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UN says 38 dead in Myanmar's 'bloodiest' day since coup
Protesters react after police fired tear gas during a demonstration against the military coup in Mandalay on March 3, 2021.
AFP/STR

UN says 38 dead in Myanmar's 'bloodiest' day since coup

(Agence France-Presse) - March 4, 2021 - 8:26am

YANGON, Myanmar —  At least 38 people died Wednesday in the "bloodiest" day of Myanmar's crisis, the United Nations said, as the military junta defied growing international condemnation of its coup with a violent crackdown that the US said left it "appalled and revulsed."

Myanmar has been in turmoil since February 1 when the military ousted and detained civilian leader Aung San Suu Kyi, ending the nation's decade-long experiment with democracy and sparking daily mass protests.

International pressure is mounting: Western powers have repeatedly hit the generals with sanctions, Britain has called for a United Nations Security Council meeting on Friday, and after Wednesday's deaths, the United States said it was considering further action.

But the junta has so far ignored the global condemnation, responding to the uprising with escalating strength.

"Only today, 38 people died," UN envoy to Myanmar Christine Schraner Burgener told reporters on Wednesday, adding that more than 50 people had died in total since the military takeover, with many more wounded.

"Today was the bloodiest day since the coup happened," she noted, without providing any further details, including a breakdown of the deaths.

She called for the UN to take "very strong measures" against the generals, adding that in her conversations with them, they had dismissed the threat of sanctions.

"I will keep going on, we will not give up," she said.

The violence left the United States "appalled and revulsed," State Department spokesman Ned Price said, telling reporters: "We call on all countries to speak with one voice to condemn the brutal violence by the Burmese military against its own people."

He singled out China, a frequent US adversary that Myanmar's military has historically considered its main ally.

"China does have influence in the region. It does have influence with the military junta. We have called upon the Chinese to use that influence in a constructive way, in a way that advances the interests of the people of Burma," Price said, using another name for Myanmar.

And he said the United States, which has imposed sanctions on junta leaders, was looking at further actions.

'Democracy is our cause'

Earlier, AFP recorded at least 17 deaths across Myanmar on Wednesday, with Monywa in the central Sagaing region registering at least seven, according to a doctor.

Medics also said they saw two other individuals being dragged away by security forces but could not confirm if they had died.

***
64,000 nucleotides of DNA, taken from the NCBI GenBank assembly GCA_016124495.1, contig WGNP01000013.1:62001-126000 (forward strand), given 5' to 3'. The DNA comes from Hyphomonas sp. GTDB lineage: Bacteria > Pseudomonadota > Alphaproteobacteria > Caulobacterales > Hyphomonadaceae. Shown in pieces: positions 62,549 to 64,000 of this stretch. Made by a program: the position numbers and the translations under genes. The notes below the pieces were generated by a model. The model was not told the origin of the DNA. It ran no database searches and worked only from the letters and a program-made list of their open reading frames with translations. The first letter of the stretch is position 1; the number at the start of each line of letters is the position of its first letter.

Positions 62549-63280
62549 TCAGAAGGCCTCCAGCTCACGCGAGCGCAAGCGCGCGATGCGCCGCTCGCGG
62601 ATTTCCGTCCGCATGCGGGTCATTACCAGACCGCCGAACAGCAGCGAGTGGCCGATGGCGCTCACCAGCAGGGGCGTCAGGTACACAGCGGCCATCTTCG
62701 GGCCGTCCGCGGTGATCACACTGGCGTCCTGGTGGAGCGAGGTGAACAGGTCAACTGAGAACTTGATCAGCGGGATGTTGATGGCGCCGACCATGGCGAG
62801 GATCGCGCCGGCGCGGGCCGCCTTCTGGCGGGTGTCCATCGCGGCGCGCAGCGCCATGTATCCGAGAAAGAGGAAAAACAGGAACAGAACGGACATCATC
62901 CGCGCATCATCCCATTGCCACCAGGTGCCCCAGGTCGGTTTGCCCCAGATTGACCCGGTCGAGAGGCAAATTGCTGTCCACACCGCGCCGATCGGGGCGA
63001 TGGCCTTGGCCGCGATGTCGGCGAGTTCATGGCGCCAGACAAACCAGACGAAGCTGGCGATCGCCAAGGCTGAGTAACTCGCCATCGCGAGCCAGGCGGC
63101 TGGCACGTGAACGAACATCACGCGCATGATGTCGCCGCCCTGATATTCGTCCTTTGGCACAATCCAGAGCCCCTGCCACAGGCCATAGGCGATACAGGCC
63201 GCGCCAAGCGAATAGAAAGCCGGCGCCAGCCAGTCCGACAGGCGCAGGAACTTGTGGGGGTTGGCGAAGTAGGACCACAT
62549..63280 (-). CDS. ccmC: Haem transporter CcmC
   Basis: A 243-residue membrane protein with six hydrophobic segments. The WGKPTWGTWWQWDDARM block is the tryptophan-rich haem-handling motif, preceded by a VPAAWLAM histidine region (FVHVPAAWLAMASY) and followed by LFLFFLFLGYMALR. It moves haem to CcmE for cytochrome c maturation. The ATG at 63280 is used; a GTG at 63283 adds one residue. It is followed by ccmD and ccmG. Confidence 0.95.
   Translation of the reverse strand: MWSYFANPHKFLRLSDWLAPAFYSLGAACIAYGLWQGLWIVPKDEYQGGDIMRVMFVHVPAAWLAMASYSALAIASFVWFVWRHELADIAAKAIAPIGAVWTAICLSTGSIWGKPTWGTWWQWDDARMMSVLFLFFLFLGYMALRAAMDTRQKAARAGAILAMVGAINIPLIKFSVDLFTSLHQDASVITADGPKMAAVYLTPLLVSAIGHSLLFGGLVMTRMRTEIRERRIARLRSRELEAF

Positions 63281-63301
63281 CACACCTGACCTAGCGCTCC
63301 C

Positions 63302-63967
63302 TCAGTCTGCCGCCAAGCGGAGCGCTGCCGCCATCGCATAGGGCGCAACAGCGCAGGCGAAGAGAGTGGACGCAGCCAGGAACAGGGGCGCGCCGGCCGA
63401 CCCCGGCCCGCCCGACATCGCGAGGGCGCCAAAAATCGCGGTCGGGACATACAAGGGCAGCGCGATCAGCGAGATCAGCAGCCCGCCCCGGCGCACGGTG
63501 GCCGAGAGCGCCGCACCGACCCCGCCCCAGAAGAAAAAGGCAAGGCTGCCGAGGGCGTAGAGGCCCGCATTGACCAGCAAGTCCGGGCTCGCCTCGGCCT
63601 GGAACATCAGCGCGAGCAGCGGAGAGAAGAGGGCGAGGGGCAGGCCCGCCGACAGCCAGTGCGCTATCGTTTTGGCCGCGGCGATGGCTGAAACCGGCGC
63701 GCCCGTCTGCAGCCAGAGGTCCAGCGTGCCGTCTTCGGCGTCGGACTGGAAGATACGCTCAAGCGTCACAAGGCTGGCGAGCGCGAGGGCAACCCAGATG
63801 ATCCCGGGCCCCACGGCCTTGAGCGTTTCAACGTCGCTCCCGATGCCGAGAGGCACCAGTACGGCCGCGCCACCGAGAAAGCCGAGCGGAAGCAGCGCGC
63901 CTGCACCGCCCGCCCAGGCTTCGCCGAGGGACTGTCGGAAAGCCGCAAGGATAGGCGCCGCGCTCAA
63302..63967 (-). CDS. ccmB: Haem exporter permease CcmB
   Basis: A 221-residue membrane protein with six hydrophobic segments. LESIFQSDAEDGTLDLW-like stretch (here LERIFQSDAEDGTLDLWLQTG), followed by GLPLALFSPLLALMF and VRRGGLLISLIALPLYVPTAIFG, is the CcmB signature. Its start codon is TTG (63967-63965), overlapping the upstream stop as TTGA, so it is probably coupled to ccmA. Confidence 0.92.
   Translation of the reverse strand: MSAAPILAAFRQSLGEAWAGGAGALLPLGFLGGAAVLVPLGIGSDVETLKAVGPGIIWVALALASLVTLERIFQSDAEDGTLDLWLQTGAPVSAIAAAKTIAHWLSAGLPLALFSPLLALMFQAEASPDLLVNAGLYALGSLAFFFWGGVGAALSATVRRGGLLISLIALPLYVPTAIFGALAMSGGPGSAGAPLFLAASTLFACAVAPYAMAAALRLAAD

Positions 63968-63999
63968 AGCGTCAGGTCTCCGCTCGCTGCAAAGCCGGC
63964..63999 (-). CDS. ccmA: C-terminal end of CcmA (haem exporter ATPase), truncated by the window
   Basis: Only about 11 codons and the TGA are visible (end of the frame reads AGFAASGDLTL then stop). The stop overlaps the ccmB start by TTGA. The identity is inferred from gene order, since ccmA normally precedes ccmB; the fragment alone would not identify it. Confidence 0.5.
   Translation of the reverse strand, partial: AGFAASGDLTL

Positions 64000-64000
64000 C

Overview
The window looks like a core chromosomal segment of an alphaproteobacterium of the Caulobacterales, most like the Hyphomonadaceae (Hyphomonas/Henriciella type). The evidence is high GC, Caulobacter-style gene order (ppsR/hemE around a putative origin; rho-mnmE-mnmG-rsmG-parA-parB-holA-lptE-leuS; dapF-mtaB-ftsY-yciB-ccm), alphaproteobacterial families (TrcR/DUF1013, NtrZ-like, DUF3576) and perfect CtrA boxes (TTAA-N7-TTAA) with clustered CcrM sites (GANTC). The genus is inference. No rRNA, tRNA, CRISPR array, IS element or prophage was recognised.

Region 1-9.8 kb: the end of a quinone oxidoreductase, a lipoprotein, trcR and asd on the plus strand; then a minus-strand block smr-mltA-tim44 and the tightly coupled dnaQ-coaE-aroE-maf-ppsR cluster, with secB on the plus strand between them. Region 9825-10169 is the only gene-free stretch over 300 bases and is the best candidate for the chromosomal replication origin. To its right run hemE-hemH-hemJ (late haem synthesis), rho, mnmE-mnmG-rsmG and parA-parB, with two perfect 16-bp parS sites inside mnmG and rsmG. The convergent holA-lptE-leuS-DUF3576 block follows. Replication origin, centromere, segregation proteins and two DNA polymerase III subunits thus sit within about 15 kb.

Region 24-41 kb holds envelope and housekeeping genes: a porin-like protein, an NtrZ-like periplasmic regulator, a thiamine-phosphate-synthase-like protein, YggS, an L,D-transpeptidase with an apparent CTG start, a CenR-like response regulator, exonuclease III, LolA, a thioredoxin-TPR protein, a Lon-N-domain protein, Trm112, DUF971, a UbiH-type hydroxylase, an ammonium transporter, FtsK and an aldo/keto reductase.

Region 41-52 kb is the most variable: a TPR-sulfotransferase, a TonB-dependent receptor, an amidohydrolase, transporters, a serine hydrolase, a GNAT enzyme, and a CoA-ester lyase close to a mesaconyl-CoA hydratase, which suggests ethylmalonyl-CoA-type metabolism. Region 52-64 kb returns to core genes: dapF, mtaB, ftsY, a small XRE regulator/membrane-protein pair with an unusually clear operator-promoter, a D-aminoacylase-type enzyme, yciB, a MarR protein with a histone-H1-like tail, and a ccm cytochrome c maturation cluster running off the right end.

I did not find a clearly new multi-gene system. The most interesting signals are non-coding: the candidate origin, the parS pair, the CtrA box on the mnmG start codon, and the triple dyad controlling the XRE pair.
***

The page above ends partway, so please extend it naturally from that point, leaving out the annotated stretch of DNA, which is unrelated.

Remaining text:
On the outskirts of commercial hub Yangon, at least six demonstrators died, according to a rescue worker and local journalist, as protesters blocked major roads.

Near the famed Sule pagoda intersection, protesters pasted print-outs of junta leader Min Aung Hlaing's face on the ground — a tactic aimed at slowing down security forces who will avoid standing on the portraits.

In Mandalay, Myanmar's second-largest city, two demonstrators were killed, a doctor confirmed to AFP, adding that one of the victims aged 19 was shot in the head.  

Another 19-year-old protester died after being shot in Salin.

"They shouldn't have used such lethal force against the peaceful protesters," said his friend Min Pyae Phyo, through tears. "I won't forget and forgive them the rest of my life."

And a demonstration in Myingyan turned deadly when security forces fired against protesters carrying red home-made shields emblazoned with the three-finger salute — a symbol of resistance.

Several medics confirmed a young man was gunned down.

Local media in northern Kachin state also reported similar scenes of violence.

In Dawei Wednesday, one gunshot victim from Sunday, when 18 people were killed across the country, was cremated.

Mourners held floral wreaths and portraits of Lwin Lwin Oo, 33, as coffin bearers were flanked by hundreds chanting: "We are united... Democracy is our cause."

Journalists charged

Wednesday's violence came on the heels of news that six Myanmar journalists would be charged under a law prohibiting "causing fear, spreading false news, or agitating directly or indirectly a government employee", according to their lawyer Tin Zar Oo. 

Among them is Associated Press photographer Thein Zaw, who was arrested Saturday as he covered an anti-coup demonstration in Yangon. Video emerged on Wednesday of him being held in a chokehold by police as he was handcuffed.

The other five are from Myanmar Now, Myanmar Photo Agency, 7Day News, Zee Kwet Online News and a freelancer. They face up to three years in jail.